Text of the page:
Allan Hosie, the former international referee who as well as being a Scottish Rugby Union committee man is laws adviser to the International Board, has drawn up the experiment on behalf of the SRU so that a paper can be presented to the IB once the current laws moratorium ceases after next year's World Cup.
It is the union's response to the most sterile Five Nations' Championship in years, and specifically the disproportionate effect of penalty goals. So in addition to reducing each team by two, the list includes a change in scoring values to three each for penalties and tries and one for a conversion as opposed to the present values of three, five and two.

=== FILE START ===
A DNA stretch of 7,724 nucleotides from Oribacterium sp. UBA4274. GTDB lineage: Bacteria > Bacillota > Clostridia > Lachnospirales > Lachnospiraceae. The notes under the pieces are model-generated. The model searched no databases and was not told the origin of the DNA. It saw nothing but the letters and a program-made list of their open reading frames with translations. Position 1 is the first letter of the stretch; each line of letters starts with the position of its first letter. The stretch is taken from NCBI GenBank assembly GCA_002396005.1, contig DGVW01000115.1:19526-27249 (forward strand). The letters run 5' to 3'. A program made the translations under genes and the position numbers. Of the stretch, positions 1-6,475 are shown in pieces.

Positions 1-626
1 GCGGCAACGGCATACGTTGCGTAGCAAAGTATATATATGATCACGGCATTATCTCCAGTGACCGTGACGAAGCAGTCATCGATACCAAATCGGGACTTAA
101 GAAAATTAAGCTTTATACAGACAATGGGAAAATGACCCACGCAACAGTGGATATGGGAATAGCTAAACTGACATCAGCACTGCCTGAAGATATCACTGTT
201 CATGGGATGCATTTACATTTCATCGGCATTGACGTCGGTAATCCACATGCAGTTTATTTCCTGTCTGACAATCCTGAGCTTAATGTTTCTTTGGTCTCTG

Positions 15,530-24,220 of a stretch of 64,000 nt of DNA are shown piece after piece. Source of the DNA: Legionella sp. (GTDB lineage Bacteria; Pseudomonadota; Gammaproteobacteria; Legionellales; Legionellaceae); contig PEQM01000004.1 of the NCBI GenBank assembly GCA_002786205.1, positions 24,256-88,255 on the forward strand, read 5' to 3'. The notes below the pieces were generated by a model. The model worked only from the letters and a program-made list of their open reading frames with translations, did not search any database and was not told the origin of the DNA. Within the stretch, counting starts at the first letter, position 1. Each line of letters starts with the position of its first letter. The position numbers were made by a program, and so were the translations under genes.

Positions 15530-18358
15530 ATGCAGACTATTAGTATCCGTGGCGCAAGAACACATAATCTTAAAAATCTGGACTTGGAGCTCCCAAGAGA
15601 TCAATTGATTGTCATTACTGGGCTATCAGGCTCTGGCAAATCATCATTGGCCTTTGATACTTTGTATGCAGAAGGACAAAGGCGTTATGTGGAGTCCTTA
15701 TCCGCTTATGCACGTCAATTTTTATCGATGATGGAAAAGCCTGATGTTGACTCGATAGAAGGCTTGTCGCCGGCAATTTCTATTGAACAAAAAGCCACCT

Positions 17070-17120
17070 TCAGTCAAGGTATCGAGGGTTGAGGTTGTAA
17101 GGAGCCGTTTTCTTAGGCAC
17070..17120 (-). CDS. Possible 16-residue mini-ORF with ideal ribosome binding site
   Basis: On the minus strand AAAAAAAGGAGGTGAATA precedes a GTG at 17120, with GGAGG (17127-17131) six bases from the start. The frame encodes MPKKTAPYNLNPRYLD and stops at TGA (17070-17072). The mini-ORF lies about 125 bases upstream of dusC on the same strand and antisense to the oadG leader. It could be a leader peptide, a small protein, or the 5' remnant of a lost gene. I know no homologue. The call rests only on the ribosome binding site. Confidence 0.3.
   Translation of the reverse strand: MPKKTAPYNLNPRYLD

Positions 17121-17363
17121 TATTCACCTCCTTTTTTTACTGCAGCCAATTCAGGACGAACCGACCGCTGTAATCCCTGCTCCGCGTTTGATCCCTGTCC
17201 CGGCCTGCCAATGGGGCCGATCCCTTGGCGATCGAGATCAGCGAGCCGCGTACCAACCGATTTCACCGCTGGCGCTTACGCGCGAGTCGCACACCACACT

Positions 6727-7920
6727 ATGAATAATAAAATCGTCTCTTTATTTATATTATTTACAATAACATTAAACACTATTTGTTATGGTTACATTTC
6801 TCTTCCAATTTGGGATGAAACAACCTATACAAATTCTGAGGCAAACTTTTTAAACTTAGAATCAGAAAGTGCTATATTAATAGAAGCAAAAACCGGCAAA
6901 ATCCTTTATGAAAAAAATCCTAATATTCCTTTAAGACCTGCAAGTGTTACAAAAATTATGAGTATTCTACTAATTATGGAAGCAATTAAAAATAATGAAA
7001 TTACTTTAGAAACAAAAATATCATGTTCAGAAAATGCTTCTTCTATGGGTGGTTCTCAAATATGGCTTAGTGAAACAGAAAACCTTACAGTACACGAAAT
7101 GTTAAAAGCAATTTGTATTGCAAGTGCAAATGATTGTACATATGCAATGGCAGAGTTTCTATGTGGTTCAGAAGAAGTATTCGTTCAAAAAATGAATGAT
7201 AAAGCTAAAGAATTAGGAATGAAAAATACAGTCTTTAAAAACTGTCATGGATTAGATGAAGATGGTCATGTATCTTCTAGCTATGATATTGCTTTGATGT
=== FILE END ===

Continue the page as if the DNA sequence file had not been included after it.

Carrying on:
'I am well aware that people are more willing to give away three points to avoid giving away seven,' Hosie said yesterday. All penalties for foul play would take place at the centre of the 22-metre line, and the punishment for three repeated defensive infringements in quick succession would be a penalty try.
All players forming a scrummage would have to stay bound on until the scrum ended. Unlimited substitutions, restarting with a tap-kick rather than a kick-off, the alternative of a scrum rather than a line-out and legalised lifting at the line-out complete the experiment.
The SRU has yet to decide in which matches to try its scheme, which is a timely reminder to the IB - meeting in London this week - that dissatisfaction with the laws, not least the ruck / maul experiment, as they stand is universal. The results of the IB's deliberations will be made known tomorrow.Reuse content